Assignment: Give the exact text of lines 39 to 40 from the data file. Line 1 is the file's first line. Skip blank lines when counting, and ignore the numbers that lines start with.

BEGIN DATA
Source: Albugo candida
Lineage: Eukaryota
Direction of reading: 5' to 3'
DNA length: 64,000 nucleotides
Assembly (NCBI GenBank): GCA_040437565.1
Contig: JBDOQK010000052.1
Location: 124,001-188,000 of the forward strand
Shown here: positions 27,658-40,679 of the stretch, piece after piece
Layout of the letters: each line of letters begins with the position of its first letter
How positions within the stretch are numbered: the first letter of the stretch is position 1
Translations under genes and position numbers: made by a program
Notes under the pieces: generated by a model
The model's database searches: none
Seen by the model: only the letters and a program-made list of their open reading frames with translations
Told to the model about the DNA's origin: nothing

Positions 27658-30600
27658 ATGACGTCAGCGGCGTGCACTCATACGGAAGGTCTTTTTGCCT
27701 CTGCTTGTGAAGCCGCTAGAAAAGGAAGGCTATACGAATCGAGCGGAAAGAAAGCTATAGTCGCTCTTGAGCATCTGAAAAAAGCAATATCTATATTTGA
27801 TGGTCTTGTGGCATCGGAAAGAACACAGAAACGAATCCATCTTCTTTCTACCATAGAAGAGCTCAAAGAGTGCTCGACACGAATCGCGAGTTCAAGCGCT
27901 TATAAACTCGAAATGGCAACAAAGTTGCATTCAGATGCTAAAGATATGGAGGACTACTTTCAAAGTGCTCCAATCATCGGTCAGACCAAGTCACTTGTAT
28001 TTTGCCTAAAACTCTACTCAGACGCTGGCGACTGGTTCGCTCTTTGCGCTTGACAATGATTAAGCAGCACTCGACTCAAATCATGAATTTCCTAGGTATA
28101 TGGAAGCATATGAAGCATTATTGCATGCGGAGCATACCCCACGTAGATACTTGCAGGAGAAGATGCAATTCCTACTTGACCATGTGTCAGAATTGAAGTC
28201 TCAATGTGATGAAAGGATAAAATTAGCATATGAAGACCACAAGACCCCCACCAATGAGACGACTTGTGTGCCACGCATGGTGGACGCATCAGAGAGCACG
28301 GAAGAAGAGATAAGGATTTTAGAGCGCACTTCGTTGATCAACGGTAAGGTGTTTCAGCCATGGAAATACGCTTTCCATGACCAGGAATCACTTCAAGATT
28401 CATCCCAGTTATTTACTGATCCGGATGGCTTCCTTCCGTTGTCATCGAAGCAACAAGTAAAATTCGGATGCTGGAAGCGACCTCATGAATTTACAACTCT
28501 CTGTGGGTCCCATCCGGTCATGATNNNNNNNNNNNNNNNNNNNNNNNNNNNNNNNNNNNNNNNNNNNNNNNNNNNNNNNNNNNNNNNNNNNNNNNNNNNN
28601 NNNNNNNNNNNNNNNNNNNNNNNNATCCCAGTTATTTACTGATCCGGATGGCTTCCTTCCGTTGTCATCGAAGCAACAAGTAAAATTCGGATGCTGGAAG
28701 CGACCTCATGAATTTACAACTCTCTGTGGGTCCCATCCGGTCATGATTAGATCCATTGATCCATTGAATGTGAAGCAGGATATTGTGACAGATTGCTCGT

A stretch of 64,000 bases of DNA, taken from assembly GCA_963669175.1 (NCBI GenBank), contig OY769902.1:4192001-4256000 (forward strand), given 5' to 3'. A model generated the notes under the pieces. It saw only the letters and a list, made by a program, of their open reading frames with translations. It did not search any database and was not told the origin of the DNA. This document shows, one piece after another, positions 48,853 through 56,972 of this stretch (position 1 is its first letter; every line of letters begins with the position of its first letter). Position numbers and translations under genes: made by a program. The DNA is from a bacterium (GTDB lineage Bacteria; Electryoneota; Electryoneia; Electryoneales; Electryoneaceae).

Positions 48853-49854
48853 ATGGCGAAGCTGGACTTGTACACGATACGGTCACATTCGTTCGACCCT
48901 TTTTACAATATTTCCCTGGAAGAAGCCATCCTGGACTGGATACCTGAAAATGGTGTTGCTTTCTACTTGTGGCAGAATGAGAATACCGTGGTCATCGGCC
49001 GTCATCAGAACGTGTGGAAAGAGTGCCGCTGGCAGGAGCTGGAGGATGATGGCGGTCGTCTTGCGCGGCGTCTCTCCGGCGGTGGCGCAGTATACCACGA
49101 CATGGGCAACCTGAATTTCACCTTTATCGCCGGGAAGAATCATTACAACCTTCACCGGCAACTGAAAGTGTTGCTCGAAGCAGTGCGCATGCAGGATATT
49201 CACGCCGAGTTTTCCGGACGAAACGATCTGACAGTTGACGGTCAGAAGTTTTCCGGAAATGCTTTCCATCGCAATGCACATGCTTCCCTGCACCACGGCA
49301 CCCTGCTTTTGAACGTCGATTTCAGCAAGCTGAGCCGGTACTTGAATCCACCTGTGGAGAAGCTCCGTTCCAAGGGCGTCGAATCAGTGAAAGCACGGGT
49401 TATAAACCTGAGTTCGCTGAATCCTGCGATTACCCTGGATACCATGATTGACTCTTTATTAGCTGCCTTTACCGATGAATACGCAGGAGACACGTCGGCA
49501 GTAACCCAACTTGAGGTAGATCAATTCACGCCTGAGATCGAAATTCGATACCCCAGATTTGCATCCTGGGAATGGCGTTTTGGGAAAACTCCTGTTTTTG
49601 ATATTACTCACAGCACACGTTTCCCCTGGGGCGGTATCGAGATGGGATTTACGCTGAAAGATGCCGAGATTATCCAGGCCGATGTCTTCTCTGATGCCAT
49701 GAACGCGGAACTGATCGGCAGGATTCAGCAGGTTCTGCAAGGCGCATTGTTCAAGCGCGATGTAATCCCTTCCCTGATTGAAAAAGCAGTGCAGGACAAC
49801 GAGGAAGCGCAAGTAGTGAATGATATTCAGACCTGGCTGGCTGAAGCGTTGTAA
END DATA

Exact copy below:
49601 ATATTACTCACAGCACACGTTTCCCCTGGGGCGGTATCGAGATGGGATTTACGCTGAAAGATGCCGAGATTATCCAGGCCGATGTCTTCTCTGATGCCAT
49701 GAACGCGGAACTGATCGGCAGGATTCAGCAGGTTCTGCAAGGCGCATTGTTCAAGCGCGATGTAATCCCTTCCCTGATTGAAAAAGCAGTGCAGGACAAC